Basicaly, the pump is placed in parallel to the existing manual fill valve. When the water is low, as detected by the float switch level detector, it triggers the auto fill valve to open until the float switch is turned off.

    My biggest concern is the reliability, not of the valve but how it impacts the the system's reliability. I am concern that if the float switch water level sensor/cut-off, which is part of the boiler, if stuck, can allow the auto feed valve to remain open and over fill the boiler. The unit described in the above web site does not seem to have a safety for the event of an over fill.
    Last edited by xroad; 03-29-2009 at 08:38 PM.

  5. #5
    Master Plumber nhmaster's Avatar
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    McDonald Miller 101 automatic feed valve. Installes on the water inlet. Solenoid valve, opens when the low water cutoff drops. Very common on steam boilers. You can get one at any plumbing supply or even special order it at H.D. or Lowes. Be sure to pipe a bypass around it in case it fails in the middle of the night.

  6. #6

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    Quote Originally Posted by nhmaster View Post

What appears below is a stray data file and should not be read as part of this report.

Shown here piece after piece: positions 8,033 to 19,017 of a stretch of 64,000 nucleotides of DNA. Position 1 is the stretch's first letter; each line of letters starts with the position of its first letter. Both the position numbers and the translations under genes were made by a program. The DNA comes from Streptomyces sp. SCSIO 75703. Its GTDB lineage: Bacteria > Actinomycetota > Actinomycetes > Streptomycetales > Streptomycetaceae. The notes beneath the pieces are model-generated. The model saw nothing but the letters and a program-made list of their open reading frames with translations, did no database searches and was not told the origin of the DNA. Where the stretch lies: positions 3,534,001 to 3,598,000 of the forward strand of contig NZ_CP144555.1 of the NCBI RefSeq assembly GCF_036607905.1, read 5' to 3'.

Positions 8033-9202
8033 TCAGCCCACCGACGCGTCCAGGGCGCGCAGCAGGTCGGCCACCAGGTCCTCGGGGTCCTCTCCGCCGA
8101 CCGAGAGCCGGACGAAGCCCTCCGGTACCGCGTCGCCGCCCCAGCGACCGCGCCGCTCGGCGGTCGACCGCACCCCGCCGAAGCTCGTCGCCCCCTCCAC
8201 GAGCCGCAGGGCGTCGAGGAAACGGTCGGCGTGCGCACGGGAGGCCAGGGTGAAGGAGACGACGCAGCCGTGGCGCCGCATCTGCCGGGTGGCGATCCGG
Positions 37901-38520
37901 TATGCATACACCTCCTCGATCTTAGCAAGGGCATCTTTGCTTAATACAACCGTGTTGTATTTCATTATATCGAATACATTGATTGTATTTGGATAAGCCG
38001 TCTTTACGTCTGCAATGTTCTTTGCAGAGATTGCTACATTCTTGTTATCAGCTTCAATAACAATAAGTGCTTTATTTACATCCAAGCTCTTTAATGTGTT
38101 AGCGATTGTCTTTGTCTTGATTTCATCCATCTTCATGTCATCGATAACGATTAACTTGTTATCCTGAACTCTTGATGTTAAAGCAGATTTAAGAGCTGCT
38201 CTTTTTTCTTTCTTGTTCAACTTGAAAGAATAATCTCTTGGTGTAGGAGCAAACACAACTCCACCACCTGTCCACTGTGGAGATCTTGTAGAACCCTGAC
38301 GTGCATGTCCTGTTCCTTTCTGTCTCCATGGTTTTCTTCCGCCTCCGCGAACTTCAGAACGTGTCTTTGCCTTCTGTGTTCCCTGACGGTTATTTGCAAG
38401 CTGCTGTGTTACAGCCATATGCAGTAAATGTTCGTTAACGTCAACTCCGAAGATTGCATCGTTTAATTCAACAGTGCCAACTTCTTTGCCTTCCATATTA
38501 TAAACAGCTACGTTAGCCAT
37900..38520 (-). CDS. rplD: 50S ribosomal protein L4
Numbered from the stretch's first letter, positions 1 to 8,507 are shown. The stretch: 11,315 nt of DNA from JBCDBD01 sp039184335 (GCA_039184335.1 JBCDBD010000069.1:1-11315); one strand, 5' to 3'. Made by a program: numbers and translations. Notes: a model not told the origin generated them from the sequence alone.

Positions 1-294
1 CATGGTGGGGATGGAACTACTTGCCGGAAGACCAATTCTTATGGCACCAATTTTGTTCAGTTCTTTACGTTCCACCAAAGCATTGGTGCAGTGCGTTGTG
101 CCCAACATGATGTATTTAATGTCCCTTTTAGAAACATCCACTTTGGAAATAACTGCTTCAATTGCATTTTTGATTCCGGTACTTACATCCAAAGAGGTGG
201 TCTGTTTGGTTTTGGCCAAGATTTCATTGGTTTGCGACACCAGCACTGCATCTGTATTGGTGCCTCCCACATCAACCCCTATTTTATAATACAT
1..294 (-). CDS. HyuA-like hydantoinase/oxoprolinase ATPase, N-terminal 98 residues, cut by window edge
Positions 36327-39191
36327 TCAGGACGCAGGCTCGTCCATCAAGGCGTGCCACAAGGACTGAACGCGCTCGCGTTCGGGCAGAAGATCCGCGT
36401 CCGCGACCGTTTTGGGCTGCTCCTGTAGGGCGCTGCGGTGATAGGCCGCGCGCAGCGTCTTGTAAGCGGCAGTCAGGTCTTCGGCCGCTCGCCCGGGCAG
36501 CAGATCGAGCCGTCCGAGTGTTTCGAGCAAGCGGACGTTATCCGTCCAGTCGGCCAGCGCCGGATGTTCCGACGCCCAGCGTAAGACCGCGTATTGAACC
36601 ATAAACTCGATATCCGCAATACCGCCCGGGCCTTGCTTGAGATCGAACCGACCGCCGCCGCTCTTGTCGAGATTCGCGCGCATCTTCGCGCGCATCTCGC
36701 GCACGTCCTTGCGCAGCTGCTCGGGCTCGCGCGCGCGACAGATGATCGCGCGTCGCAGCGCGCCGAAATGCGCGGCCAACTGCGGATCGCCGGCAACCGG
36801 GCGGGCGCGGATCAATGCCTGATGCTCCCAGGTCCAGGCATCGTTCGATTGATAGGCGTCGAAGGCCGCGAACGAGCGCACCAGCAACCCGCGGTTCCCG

McDonald Miller 101 automatic feed valve. Installes on the water inlet. Solenoid valve, opens when the low water cutoff drops. Very common on steam boilers. You can get one at any plumbing supply or even special order it at H.D. or Lowes. Be sure to pipe a bypass around it in case it fails in the middle of the night.
    Thanks. I'll be installing it in parallel to the existing manual fill valve. So, even when I loose electrical power, or a failure of the solinoid valve, I can still manually add water.

    There are two possible failure mode. Fail to open, and fail to close. Fail to close is the one I feared. The control to the solinoid valve is from the water level switch. If that is stuck, it will never send a signal to close the solinoid valve.

    Am I being paranoid? Do these solinoid valve have a safety built in for such scenario?

  7. #7
    Illinois Licensed Plumber SewerRatz's Avatar
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    In this case when there is no power to the solenoid it will be normally closed. If I recall when they do fail they fail in the closed position from the lack of having to open. It has been forever since I had to work on a boiler, I pass them off to my old plumbing instructor. He has a garage full of parts and the time to mess with these things.